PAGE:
Since 1931, Humane Society of Sonoma County (HSSC) has helped ensure that animals across the North Bay receive protection, love, and care.
Located at their shelter campus in Santa Rosa, Humane Society of Sonoma County’s Community Veterinary Clinic (CVC) provides low-cost and subsidized veterinary care for local low-to-no-income pet guardians.
The clinic is full-service, offering exams, treatments, urgent and emergency pet care, and even dental services and surgery for urgent conditions.
“Severe dental disease is very common with approximately 25% of clients requesting dental exams at their pet’s initial visit,” explains Content and Grants Manager, Signe Ross-Villemaire.
The CVC was first conceptualized during the 2017 Tubbs Fire when HSSC held charity veterinary clinics at their Santa Rosa campus. The magnitude of demands for advanced care from the community’s marginalized, low-income, and at-risk pet companions persuaded HSSC to establish the clinic as a permanent community service, formally opening their doors in February 2019. Since then, and increasingly as communities continue to navigate through the pandemic, the organization has continued to adapt to best meet the high demand for pet services.
“As one of our vital safety net programs, our CVC is important because it supports wellbeing and quality of life for pets and the people who love them in five essential ways,” says Ross-Villemaire.
These five practices are:
- Preventing economic euthanasia
- Keeping pets healthy, pain-free and with their families
- Relieving families’ concern and worry for their pets’ wellbeing
- Preserving the human/animal bond so crucial to individual wellbeing – especially in this time of uncertainty, stress, and isolation
- Preventing shelter intakes and preserving the capacity to care for stray pets
With support from charitable donors and grant funding, including a recent grant from Community Foundation Sonoma County, HSSC can continue providing weekly spay/neuter services at a fraction of the price and provide urgent care for pets through their CVC.
“We are so grateful for the support and grant funding, including generous support from Community Foundation Sonoma County, which enables us to provide these services to the community,” Ross-Villemaire shares. “We are continually and aggressively fundraising through every channel to help sustain our CVC, including encouraging peer-to-peer fundraising opportunities and seeking a major ‘donor angel’ to endow the program”.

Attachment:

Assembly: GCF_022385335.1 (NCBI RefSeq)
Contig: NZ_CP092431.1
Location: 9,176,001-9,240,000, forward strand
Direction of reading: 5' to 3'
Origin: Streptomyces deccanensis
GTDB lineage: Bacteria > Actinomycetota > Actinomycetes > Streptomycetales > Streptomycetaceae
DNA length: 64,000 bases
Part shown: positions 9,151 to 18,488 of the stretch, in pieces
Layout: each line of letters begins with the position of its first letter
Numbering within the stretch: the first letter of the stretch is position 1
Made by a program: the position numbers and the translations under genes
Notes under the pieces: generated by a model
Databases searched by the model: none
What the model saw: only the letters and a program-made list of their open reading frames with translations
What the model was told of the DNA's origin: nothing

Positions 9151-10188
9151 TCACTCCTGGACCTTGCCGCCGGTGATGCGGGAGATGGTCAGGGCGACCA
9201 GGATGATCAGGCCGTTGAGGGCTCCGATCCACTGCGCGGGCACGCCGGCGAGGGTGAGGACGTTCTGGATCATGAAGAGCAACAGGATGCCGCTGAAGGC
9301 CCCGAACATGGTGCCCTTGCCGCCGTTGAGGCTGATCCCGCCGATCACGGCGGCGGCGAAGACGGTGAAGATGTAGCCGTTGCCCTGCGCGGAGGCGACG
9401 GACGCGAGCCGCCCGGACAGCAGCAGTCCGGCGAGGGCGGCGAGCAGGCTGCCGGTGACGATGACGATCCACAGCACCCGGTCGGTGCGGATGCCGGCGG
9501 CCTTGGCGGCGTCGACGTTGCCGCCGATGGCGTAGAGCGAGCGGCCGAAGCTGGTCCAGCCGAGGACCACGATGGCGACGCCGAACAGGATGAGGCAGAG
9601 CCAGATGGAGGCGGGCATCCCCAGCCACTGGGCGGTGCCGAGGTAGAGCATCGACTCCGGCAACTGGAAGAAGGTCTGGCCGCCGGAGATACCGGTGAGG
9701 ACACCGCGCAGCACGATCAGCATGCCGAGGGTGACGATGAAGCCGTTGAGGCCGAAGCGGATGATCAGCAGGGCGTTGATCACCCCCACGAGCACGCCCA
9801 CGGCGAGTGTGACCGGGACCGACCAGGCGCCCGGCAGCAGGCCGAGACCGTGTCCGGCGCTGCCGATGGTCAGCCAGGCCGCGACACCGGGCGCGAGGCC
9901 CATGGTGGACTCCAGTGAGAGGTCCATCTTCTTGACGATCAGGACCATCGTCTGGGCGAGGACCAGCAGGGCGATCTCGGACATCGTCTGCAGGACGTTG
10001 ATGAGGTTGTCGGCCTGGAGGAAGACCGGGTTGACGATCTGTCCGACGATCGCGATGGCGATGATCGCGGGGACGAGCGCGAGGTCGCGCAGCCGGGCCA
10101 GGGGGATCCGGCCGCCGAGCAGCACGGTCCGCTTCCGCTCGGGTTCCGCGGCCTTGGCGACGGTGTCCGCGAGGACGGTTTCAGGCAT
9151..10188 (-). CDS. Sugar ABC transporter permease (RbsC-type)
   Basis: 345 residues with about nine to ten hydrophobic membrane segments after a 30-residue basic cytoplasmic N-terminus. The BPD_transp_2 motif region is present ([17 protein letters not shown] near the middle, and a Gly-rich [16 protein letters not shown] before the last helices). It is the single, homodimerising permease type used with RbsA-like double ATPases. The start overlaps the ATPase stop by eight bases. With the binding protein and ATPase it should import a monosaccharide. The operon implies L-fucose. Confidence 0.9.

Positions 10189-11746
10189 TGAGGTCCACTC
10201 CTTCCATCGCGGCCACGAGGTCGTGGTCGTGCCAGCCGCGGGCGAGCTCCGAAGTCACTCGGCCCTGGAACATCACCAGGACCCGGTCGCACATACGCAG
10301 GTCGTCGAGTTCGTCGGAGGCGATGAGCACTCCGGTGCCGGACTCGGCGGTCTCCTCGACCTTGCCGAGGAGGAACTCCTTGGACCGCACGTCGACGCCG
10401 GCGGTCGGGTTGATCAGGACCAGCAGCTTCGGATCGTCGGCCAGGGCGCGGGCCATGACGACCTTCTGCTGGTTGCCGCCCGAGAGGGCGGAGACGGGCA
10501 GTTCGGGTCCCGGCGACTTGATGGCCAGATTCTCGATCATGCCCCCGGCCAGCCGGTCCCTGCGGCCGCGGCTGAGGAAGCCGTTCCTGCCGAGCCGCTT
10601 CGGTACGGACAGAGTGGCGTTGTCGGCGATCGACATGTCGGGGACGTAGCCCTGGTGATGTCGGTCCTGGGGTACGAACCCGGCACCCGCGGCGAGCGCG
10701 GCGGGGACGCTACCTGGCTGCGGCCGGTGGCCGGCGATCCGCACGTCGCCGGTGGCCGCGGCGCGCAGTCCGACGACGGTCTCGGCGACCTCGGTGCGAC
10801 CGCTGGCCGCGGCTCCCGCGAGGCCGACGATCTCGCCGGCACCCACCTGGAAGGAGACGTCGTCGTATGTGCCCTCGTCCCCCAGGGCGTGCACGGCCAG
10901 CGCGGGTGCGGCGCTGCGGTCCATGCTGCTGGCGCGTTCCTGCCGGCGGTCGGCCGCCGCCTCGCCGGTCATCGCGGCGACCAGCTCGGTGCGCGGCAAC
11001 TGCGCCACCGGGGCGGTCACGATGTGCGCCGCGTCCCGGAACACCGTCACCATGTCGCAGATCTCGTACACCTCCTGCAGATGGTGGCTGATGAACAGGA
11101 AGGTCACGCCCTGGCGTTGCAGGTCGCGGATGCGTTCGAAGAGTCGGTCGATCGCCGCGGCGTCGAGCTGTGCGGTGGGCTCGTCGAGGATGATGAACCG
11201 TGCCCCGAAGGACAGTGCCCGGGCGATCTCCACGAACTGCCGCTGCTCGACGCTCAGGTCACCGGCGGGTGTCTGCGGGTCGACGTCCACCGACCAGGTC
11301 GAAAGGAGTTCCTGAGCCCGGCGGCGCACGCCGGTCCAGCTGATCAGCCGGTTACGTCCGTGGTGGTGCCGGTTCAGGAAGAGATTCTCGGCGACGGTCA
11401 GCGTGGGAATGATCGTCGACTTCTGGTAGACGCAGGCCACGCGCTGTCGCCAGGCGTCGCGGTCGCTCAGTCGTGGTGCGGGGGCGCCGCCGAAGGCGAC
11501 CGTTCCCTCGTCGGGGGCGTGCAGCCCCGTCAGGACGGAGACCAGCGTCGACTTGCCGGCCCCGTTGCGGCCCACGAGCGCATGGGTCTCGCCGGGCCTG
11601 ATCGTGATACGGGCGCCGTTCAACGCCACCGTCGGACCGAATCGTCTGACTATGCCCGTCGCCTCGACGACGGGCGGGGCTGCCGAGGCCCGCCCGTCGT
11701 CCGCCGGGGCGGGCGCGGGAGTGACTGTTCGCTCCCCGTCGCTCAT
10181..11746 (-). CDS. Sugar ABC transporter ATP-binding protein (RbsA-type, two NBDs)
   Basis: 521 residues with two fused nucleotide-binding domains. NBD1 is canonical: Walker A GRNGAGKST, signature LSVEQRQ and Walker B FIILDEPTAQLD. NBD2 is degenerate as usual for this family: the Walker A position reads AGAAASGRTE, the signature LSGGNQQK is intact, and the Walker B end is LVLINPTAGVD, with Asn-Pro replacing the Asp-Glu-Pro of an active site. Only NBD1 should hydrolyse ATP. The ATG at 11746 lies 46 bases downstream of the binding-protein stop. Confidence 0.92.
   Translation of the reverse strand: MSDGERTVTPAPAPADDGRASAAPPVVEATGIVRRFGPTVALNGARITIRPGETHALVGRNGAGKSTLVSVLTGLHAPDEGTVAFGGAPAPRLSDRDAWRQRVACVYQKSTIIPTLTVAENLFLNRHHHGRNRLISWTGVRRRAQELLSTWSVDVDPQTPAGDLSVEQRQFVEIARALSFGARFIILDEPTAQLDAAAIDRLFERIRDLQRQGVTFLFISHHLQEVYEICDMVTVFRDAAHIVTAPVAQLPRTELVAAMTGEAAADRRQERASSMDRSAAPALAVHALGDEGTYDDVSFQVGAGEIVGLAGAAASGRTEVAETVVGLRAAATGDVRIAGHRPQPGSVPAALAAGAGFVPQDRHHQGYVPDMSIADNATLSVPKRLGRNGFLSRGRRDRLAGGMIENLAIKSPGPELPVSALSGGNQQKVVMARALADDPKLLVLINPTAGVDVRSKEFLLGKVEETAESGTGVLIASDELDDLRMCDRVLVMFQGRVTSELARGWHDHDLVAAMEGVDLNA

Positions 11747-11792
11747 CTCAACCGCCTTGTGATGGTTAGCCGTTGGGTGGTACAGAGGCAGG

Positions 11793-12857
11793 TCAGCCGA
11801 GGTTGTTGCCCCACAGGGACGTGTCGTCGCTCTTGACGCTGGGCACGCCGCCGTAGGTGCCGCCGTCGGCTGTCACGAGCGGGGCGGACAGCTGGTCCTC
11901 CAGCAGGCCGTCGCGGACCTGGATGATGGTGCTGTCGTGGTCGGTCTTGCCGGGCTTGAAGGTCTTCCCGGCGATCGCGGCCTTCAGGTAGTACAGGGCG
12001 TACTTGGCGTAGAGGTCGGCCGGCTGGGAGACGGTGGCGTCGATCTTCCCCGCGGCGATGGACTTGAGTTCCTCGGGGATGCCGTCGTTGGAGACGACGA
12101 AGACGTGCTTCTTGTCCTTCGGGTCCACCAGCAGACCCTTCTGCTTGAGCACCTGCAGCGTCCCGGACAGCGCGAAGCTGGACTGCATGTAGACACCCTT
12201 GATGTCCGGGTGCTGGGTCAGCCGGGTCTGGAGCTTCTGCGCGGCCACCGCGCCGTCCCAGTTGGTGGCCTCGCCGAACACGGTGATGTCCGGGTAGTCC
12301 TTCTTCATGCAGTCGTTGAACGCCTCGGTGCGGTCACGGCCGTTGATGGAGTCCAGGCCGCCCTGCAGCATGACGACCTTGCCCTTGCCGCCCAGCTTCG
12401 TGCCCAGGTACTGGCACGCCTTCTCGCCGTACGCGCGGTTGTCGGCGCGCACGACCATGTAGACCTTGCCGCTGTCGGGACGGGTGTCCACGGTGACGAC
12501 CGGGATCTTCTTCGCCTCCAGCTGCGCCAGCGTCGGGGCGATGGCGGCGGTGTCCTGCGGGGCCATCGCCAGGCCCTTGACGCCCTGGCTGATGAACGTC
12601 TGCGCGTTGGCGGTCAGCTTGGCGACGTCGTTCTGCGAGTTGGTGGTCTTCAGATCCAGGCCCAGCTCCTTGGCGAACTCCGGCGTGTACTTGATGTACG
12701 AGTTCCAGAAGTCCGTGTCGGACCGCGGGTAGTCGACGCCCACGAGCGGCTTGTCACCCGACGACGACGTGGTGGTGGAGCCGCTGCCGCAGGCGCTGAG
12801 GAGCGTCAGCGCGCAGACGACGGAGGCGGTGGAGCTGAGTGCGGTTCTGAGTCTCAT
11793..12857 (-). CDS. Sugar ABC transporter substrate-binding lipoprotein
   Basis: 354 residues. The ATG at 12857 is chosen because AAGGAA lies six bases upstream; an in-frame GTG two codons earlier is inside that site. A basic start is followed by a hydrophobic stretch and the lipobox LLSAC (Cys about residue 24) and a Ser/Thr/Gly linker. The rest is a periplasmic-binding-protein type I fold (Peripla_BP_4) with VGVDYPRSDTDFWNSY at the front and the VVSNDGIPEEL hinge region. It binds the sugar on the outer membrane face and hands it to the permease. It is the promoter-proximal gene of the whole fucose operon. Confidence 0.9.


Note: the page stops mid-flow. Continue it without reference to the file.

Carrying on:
The organization provides healthcare and support for several animals, each coming from different walks of life. Some are brought in through their transfer partnerships that support overburdened shelters in the North Bay and beyond, while others come to them through owner surrenders, when changes to life circumstances make it difficult for families to care for their pets, and others are found as strays.
HSSC’s Canine and Feline behavior programs ensure that each animal receives individualized enrichment activities and copious amounts of love. Animals are then matched with compatible, loving families through their robust adoption program.
By relieving pet companions from worry about their pets’ basic needs, not only does HSSC help preserve their vital human/animal bond, but their support also allows individuals to tend to their own wellbeing.
Families and pet guardians receive the assistance they need and can then go back to their regular veterinary clinics for care. The CVC also offers support to community members experiencing homelessness or living inside their cars alongside their beloved pet. Senior citizens facing economic challenges, many of whom have a fixed income and rely on their companion animals, receive support as well.
“Our new Community Action team is focused on identifying and improving access to basic needs, such as free pet food and supplies, compassionate behavior support and other essential resources,” expresses Ross-Villemaire.
As the CVC enters its fourth year, the nonprofit organization plans to continue adapting and expanding their efforts to continue caring for the animal companions in our communities, while also expanding their public-facing programs that support the needs of both pets and their guardians.
Story by Diana Ortiz, photos by Erik Castro.